A
 
Web www.artsmart.co.za
A R T S M A R T
arts news from kwazulu-natal

supper theatre
www.artsmart.co.za
enquiries@artsmart.co.za
KZNPO advert DTA advert .
See also our Classified ads
 

NB: as of 23 September 2008, all new artSMart articles are being published on the site news.artsmart.co.za.

MICHAEL GREEN’S WINE NOTES (article first published : 1999-09-11)

How long can you keep a bottle of South African wine? Everybody assumes that reds will improve in the bottle for a long time, but whites? This question has often been put to me and recently I canvassed some expert opinion on the subject.

The consensus was that most Cape whites begin to decline in quality after two or three years. An exception is Rhine riesling (or Weisser riesling). A good quality wine of this type should improve in the bottle for up to seven years. But Rhine riesling is a minor actor on the Cape wine scene, accounting for less than 1% of all the vineyards. Why it should lack popularity is something of a mystery to me. There are something like 40 different labels to choose from and the wine is usually delicious and complex, with spicy aromas and flavours of honey, lime, apples, peaches. Moreover, it is in general moderately priced. But it is distinctly off-dry and many casual consumers still think the drier a wine the better, hence their opposition to Rhine riesling. Give it a try. It goes well with most dishes or on its own and it lingers memorably on the palate.

Wines made from the other white grapes – chardonnay, sauvignon blanc, chenin blanc and colombard among them – tend to darken in colour and lose freshness and flavour after about three years. But there are individual exceptions and I have had good results from bottles much older than that. I don’t think I have ever thrown away a wine because it was “over the hill”, as the cognoscenti say. Let your own palate be the judge but don’t store your Cape white wines for 10 years or more in the belief that they are growing steadily in quality and value. Generally speaking, they’re not.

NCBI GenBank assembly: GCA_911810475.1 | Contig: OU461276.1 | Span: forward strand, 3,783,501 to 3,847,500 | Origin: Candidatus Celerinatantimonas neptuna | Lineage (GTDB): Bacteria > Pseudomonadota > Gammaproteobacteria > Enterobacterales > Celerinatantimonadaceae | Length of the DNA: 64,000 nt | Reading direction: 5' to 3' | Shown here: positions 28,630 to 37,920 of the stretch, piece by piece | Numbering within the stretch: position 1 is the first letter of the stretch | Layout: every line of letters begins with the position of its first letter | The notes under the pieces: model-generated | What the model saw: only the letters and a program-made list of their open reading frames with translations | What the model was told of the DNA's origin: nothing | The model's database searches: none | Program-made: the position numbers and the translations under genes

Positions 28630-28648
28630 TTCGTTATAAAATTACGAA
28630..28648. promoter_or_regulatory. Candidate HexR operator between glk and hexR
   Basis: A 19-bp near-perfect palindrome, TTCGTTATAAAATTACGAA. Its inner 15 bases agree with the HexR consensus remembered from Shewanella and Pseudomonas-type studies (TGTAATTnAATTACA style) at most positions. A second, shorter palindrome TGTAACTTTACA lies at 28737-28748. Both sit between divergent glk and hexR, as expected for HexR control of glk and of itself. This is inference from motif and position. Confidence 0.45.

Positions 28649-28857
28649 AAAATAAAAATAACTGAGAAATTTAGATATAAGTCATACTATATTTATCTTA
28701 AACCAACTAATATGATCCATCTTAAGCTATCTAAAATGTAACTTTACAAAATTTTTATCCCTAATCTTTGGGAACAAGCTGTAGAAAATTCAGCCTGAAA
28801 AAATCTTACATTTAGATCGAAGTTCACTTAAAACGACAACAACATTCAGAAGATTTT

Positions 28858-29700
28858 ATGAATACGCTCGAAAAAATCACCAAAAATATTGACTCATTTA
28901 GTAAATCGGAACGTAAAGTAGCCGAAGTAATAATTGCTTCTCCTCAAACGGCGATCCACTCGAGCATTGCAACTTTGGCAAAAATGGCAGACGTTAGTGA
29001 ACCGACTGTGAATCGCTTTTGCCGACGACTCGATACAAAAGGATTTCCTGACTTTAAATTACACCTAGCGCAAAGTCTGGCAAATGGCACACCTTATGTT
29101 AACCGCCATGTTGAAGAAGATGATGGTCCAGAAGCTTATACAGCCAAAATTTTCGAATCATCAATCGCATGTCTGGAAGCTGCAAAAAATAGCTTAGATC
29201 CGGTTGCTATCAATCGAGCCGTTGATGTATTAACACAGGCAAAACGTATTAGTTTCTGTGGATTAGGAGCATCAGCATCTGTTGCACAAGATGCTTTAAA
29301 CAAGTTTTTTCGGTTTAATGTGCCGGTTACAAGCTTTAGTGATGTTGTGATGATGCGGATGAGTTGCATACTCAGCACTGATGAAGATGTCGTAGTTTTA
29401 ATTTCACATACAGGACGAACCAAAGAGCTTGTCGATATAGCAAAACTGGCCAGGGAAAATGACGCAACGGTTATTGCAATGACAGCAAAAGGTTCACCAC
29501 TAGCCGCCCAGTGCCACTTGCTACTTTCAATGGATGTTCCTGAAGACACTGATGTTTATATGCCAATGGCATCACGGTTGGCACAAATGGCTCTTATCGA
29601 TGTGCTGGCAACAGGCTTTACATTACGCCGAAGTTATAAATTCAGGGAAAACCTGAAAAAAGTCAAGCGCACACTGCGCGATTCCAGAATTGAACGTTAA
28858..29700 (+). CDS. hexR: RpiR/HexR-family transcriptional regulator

Reds are a different story but even there the scene is changing. I have tasted 30-year-old Cape reds that were in magnificent shape but this was largely because winemakers used to design their products to mature slowly. Today most reds are made for early maturation and presumably an earlier eventual demise (they haven’t been around long enough for us yet to know for certain). In my next contribution to this website I will discuss a tasting of young and old reds.


 A current news
crafts
dance
festivals
drama
film & tv
literature
music
supper theatre
visual arts
miscellaneous

leisuresmart
letters to the editor

classified ads

 A archives
crafts
dance
drama
festivals
film & tv
literature
music
supper theatre
visual arts
miscellaneous

letters

home page


a co-production by caroline smart services and .durbanet. site credits
copyright © subsists in this page. all rights reserved. [ edit ] copyright details  artsmart